How to Deal With Rescue Dog Anxiety

How to Deal With Rescue Dog Anxiety

Help With Rescue Dog Anxiety In And Around Guildford

 

How Canine Whispers Can Help With Rescue Dog Anxiety In The Guildford Area And Other Behaviours

 

Get support for rescue dog anxiety all across Guildford and the surrounding areas with Canine Whispers. Are you seeking help with your rescue dog’s anxiety, or other behaviour problems? Rescue dogs tend to experience a wide range of changes in their lives. Often a rescue dog may have various behaviour problems, some may be known of by the rescue centre, however others may only come to light after the adoption takes place. Commonly, rescue dogs need behavioural help, so you can make your home their forever home. This takes your time, patience and work. Guidance from a Clinical Animal Behaviourist can help with this.

The dog’s history and exhibited behaviour will indicate which behaviour problems the dog needs help with. Anxiety in rescue dogs is common, this may lead on to other behaviour problems, or typically be one of several behaviour problems.

Why are rescue dogs anxious? All dogs need a time of adjustment to a new home and life, even those without specific behaviour problems. What was familiar has gone. This needs to be done in the correct way. There are ways Canine Whispers can advise to aid the adjustment, establish and build your dog-owner bond and create acceptable boundaries in a non-confrontational way. Your new dog deserves the best start in their new home. Be mindful that there may well be yet unresolved specific behaviour problems. This needs to be addressed for your dogs and household’s future, it will not go away and can get worse if not resolved, or inappropriately managed.

Some breeds are genetically more susceptible to develop anxieties. The dog’s history and experience are also common factors in determining what behaviour issues may manifest (1). Anxiety is anticipation of what may happen next. Likely something fearful, or overwhelming. Anxiety can occur in various contexts for example in response to places, environments or with certain environmental factors present eliciting an anxious reaction.  Sights, sounds, smells or the presence of certain people, dogs and animals can also manifest such a response. A good observation to make is whether there is imminent potential for factors that scare your dog in the environment based on its history and experience.

Fear is an essential emotion that facilities survival. In a scientific study by Tiira K et al (2016) the most common anxieties were stated as “general fearfulness” (around 26%), separation anxiety (around 17%) and noise sensitivity (1). Fear towards unknown dogs or people, being in new situations, noise sensitivity, separation and aggressive behaviour was studied in a variety of dog breeds. Problems occurred most commonly between the ages of 8 weeks and 10 years. The study suggested that when a fearful dog evokes an anxiety response towards a specific condition i.e. noise sensitivity there were often related anxieties. The study also found that fearful dogs tended to be more aggressive than non-fearful dogs (1).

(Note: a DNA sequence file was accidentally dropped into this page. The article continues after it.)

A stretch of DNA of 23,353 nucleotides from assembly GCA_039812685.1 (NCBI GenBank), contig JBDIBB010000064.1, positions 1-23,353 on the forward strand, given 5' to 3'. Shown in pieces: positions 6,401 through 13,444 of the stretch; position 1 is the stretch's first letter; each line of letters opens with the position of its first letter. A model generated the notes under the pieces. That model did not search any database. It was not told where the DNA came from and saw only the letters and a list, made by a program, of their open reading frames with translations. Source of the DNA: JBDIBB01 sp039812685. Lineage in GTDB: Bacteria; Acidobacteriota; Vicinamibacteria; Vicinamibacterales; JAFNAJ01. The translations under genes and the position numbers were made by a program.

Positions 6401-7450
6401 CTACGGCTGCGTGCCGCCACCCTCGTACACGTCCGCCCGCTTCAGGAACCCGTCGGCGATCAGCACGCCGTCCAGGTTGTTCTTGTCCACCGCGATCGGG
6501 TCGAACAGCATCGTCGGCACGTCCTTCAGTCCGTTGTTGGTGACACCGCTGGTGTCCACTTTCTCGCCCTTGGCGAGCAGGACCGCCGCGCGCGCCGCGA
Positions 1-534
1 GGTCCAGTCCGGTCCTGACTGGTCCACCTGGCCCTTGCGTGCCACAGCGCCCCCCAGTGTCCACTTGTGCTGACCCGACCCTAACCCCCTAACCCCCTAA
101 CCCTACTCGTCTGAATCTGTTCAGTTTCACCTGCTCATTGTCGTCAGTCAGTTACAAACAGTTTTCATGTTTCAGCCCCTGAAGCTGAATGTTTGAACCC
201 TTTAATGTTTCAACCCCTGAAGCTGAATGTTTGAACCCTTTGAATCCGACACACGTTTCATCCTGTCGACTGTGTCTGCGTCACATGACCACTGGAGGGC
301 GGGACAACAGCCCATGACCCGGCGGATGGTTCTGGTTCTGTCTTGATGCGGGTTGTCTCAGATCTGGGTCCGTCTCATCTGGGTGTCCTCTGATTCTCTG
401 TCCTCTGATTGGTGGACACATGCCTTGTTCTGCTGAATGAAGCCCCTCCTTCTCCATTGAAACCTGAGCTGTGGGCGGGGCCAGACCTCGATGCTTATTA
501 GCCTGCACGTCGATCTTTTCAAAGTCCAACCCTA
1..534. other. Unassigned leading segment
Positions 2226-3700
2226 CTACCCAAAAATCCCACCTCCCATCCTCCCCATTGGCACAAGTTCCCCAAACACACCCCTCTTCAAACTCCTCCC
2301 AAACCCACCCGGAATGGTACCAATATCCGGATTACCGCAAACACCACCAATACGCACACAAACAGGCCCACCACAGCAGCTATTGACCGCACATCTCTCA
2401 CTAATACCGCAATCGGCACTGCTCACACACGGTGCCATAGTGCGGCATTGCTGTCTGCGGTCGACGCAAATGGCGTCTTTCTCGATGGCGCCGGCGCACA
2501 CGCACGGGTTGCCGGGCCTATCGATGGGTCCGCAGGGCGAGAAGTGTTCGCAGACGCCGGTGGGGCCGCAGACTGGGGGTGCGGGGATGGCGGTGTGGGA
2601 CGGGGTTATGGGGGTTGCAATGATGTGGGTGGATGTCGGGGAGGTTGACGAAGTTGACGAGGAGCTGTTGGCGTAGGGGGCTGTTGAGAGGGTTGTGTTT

There are many reasons a dog may be anxious, or become fearful. It is important to find the cause and apply a plan to influence your dog so it can gain confidence. Does your dog want to escape, avoid, freeze in fear, or does it act aggressive? A fearful dog is often in survival mode. Fear of various things exists, but fear of other dogs or people is a very common behaviour in dogs (1).

A behaviour consultation with a clinical animal behaviourist can guide you to help your dog. Each case is individually looked at in detail to discern causes, circumstances and how a dog feels as well as its level of anxiety, current situation and history.

Get support for rescue dog anxiety all across Guildford, Aldershot, Farnham and the surrounding areas. Call today for a thorough consultation package and let Canine Whispers can help you understand your dog so you’re more able to help them adjust to their new home.  Check out our Behaviour Consultation page with more information on our packages for support on a wide range of issues.  Together we can develop a detailed behaviour modification plan of easy to do methods that’s specific to your dog and family circumstances, we’d love to hear from you.

 

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References

 

(1) Tiira K et al (2016) “Prevalence, comorbidity and behavioural variation in canine anxiety”. Science Direct. Elsevier. Available from: https://www.sciencedirect.com/science/article/pii/S1558787816300569. Accessed 17.9.23


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